When William Stacks takes Annie and her friends to a movie, the actors for said movie are named Andrea Alvin and Simon Goodspeed, which are nods to the original Broadway production. Andrea McArdle played Annie in the play's Broadway premiere at the Alvin Theatre. Goodspeed is the theater that Annie premiered at before Broadway.
When Stacks rescues Annie from the truck, the shot includes a building sign "Punjab Imports" (or similar). Punjab was a character in the strip and in Annie (1982) (played by Geoffrey Holder). He wore a turban and was probably a Sikh and added to the exotic, worldly aura of Daddy Warbucks.
In the film Bad Teacher (2011) Cameron Diaz is seen wearing an Orphan Annie wig. In both that film and this, her character has a bad attitude about children even though her job involves always being around children.
This movie's version of the song "It's the Hard-Knock Life" omits the original's line "You'll stay up till this dump shines like the top of the Chrysler Building," but the film later includes several aerial shots of the actual top of the Chrysler Building instead.
In the beginning of the film, the classroom blackboard filled with presidents' names additionally has Thomas Meehan, the writer of the original musical's book, Charles Strouse, who wrote the music, and Martin Charnin, who wrote the lyrics.
The girl in the first scene of the movie, giving her report, is likely meant to pay homage to the original Annie from 1982 (i.e. the red, curly hair and the red cardigan). This girl is Taylor Richardson who played Annie on Broadway.
In late 2014, Sony Pictures was the victim of a major hack of their computer systems in which confidential corporate information and several unreleased complete movies were posted for public consumption. Among reams of other information, DVD-quality downloads of this movie appeared online before its official cinematic release.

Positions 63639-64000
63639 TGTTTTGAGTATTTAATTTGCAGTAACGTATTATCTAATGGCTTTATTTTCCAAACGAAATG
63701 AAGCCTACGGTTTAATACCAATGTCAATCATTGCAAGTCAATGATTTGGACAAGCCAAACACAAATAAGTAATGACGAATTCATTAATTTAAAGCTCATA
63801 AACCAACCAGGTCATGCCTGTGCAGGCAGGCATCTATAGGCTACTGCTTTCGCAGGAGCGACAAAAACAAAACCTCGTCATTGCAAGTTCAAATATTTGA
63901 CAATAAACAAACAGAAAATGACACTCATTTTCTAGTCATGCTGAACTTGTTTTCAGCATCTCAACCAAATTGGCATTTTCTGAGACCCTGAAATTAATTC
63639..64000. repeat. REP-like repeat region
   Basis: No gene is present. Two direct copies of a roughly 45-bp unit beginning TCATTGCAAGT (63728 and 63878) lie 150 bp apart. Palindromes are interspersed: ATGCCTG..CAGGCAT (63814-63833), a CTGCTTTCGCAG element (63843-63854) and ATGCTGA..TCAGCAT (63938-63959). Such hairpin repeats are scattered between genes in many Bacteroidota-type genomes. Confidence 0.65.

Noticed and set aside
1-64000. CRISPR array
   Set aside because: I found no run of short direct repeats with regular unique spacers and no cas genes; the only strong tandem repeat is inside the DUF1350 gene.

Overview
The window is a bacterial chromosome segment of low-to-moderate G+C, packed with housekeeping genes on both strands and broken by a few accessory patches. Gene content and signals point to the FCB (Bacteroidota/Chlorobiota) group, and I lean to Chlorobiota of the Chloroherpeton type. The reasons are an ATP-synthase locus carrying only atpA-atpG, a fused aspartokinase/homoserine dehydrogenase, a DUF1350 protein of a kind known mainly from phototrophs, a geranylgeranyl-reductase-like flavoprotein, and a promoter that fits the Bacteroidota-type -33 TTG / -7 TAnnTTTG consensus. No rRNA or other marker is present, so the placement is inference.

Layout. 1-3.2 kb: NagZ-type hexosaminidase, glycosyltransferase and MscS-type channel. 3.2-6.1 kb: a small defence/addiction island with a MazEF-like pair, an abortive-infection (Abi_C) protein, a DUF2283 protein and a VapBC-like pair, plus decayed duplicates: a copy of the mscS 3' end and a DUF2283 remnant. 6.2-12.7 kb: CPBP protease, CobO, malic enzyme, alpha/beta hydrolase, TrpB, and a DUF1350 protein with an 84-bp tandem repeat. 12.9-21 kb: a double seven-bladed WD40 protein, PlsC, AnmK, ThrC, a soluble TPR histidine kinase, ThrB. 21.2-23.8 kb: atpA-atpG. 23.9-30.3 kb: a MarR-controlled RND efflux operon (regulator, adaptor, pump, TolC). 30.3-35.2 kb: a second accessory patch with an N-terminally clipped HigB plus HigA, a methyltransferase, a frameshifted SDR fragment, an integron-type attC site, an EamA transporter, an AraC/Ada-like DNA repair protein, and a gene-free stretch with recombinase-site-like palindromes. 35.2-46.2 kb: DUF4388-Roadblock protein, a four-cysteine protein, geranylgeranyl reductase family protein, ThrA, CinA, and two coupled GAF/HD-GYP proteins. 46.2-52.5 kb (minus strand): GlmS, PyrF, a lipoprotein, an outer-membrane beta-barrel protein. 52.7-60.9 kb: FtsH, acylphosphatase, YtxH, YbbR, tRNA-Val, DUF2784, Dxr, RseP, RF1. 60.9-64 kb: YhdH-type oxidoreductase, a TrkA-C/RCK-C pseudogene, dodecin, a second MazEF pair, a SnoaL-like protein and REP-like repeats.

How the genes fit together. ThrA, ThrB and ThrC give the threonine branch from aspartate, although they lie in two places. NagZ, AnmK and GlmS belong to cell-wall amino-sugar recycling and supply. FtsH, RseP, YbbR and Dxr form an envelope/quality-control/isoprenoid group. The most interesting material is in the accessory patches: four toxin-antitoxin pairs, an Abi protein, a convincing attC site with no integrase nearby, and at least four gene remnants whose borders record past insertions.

On the Second and Third Installments of the Austin Powers Trilogy, Doctor Evil performs his own renditions of Will Smith's "Just the Two of Us" and Jay Z's "It's a Hard Knock Life". Coincidentally, Will Smith and Jay Z co-produced Annie (2014) and "It's a Hard Knock Life" borrowed sound bites from Annie (1982).
Jamie Foxx, Rose Byrne, Bobby Cannavale, and Adewale Akkinuoye-Agbaje have all appeared in superhero films. Foxx played supervillain Electro in The Amazing Spider-Man 2 (2014), Byrne appears as Moira McTaggart in the X-Men franchise, Cannavale as Paxton in Ant-Man (2015), and Akkinuoye-Agbaje as Algrim / Kurse in Thor: The Dark World (2013) and villain Killer Croc in Suicide Squad (2016). Although it is not a film production, David Zayas appears as Sal Maroni in the TV series Gotham (2014).
Second time Jamie Foxx brings on a child on a helicopter ride. The first one being in "White House Down" where Foxx (President Sawyer) brings on Emily Cale (Joey King) into his helicopter. In this movie, Foxx (Will Stacks) brings on Annie (Quevenzhané Wallace) to a helicopter ride.